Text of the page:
Wednesday, 27 December 2017

Theories of Surplus Value, Part II, Chapter 11 - Part 4

Marx then examines what he says is a very strange logic applied by Ricardo. Ricardo notes that Adam Smith talks about rent being paid for wood from virgin forests, and coal from mines, stone from quarries etc. In other words, the point being made is that there is some natural resource, which has no value, i.e. it has not been produced by labour – virgin timber as opposed to cultivated timber. The importance of the distinction being obvious that these use values have no value, and yet the owner of them will insist on a price for their use.

Ricardo says,

““Is it not, however, evident, that the person who paid what he” (Adam Smith) “calls rent, paid it in consideration of the valuable commodity which was then standing on the land, and that he actually repaid himself with a profit, by the sale of the timber?” (l.c., p. 54).” (p 246) 


““… the compensation[…] for the mine or quarry, is paid for the value of the coal or stone which can be removed from them, and has no connection with the original and indestructible powers of the land. This is a distinction of great importance, in an enquiry concerning rent and profits; for it is found, that the laws which regulate the progress of rent, are widely different from those which regulate the progress of profits, and seldom operate in the same direction” (l.c., pp. 54-55).” (p 246) 

This is very strange logic, says Marx. Ricardo wants to argue that what is paid for the virgin timber, or minerals, is not rent, because it is not payment for the “use of original and indestructible powers of the soil.” Instead, he argues as though it is the same as the profit that a capitalist obtains from advancing capital to the land, for example, to farm it, or the interest that may be obtained from having invested in fixed capital on the land, which is then loaned to a farmer. For example, a landowner may erect barns, which they loan out to the farmer. What the farmer pays for the use of the barn is not rent, but interest on the fixed capital value they have use of, as part of their production. But, this is clearly not the case with the owner of virgin forests, mines, etc.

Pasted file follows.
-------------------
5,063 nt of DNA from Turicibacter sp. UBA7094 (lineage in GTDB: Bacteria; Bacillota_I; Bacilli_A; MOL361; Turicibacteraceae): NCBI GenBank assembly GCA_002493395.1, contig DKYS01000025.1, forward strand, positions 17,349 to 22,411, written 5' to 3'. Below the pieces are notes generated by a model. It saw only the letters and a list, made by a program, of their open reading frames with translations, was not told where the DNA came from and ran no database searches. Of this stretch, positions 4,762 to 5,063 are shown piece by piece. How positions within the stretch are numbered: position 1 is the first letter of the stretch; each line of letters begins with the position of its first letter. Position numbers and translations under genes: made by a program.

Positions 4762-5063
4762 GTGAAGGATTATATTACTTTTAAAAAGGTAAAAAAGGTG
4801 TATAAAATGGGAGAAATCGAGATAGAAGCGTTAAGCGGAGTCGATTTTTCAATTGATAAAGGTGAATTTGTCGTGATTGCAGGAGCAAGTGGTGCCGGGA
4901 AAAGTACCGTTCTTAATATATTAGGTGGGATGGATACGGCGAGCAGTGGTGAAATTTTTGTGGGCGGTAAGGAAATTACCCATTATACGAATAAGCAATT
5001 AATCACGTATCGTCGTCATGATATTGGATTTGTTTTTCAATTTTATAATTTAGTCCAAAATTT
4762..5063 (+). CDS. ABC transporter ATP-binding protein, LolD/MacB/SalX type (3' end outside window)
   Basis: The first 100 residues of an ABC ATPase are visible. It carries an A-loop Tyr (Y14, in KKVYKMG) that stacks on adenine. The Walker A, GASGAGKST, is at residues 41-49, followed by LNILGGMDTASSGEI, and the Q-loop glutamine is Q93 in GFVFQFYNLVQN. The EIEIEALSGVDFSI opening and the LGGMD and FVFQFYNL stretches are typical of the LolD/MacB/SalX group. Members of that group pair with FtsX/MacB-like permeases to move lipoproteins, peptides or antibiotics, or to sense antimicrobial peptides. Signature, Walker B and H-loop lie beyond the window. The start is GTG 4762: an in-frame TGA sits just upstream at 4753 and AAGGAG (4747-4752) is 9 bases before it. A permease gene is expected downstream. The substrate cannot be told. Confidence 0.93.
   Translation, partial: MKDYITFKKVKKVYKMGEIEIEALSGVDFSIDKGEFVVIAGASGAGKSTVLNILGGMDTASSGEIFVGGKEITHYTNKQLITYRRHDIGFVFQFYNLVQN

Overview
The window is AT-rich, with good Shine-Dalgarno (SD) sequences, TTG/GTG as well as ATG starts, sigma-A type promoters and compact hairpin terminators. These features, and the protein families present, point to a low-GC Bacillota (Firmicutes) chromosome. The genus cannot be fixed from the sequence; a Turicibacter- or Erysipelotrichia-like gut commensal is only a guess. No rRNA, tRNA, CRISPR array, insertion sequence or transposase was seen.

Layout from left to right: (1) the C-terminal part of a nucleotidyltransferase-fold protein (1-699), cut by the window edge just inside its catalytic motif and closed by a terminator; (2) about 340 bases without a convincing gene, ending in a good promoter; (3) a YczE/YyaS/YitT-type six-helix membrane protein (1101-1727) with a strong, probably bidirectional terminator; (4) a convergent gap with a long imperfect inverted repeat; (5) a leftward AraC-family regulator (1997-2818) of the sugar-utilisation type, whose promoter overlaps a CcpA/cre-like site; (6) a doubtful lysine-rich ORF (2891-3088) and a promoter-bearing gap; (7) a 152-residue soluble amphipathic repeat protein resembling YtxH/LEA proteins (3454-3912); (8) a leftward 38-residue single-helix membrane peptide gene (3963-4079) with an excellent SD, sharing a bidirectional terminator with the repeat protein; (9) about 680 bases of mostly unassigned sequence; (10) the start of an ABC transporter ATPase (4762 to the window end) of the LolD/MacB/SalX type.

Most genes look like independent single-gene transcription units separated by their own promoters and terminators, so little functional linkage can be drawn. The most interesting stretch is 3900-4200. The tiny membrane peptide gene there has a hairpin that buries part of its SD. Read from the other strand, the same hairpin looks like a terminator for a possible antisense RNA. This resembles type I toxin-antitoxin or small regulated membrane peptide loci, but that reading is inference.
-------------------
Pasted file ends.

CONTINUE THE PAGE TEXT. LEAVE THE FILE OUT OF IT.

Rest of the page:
“Has the owner of a “virgin forest” invested “capital” in it so that it may bear “wood” or has the owner of stone-quarries and coal-mines invested “capital” in these, so that they may contain “stones” and “coal”? Whence, therefore, his “compensation”? It is by no means—as Ricardo tries to make out—profit or interest of capital. Therefore it is “rent” and nothing else, even if it is not rent as defined by Ricardo. But this only shows that his definition of rent excludes those forms of it where the “compensation” is paid for mere natural things, in which no human labour is embodied, and where it is paid to the owner of these natural things only because he is the “owner”, the owner of land, whether this consists of soil, forest, fish pond, waterfall, building land or anything else.” (p 246-7)

Ricardo ends up in confusion here, because he argues that what is paid for is a valuable commodity – virgin timber, coal, minerals etc. But, he began himself by distinguishing his position from Smith by insisting that value is determined by labour. As far as the virgin timber, coal and mineral are concerned they have no value, because, in their original state, no labour has been expended on them. They are very great use-values, but that does not make them products, possessing value, let alone commodities possessing exchange-value.

All of them only obtain value when they are the subject of labour. The trees must be felled and processed; the coal must be mined and the minerals quarried and processed. They must then be sent to market. Only then do they become commodities possessing exchange-value.  In the case of virgin timber, there may be a further complication, which does not apply to say minerals.  Minerals in the ground, cannot be produced by labour, however, timber can be produced as a result of forestry, in the same way that other agricultural crops are produced.  Virgin timber, as Marx says has no individual value, because it is not the product of labour.  But, as Marx points out the value of timber as a commodity is not determined by the actual labour embodied in it (here none), but by the socially necessary labour required for its reproduction.  In terms of the social value of virgin timber, therefore, it is indistinguishable from the social value of cultivated timber.  The virgin timber when cut down, must be reproduced by forestry, and so its social value is determined by the labour required for its reproduction.

This does not change the basis of Marx's argument in relation to Ricardo.  It means that the virgin timber has no individual value, but its social value is determined as with cultivated timber.  It is the fact that there is this difference between the individual value of the virgin timber, and its market value, that provides a basis for differential rent for the land on which it resides.

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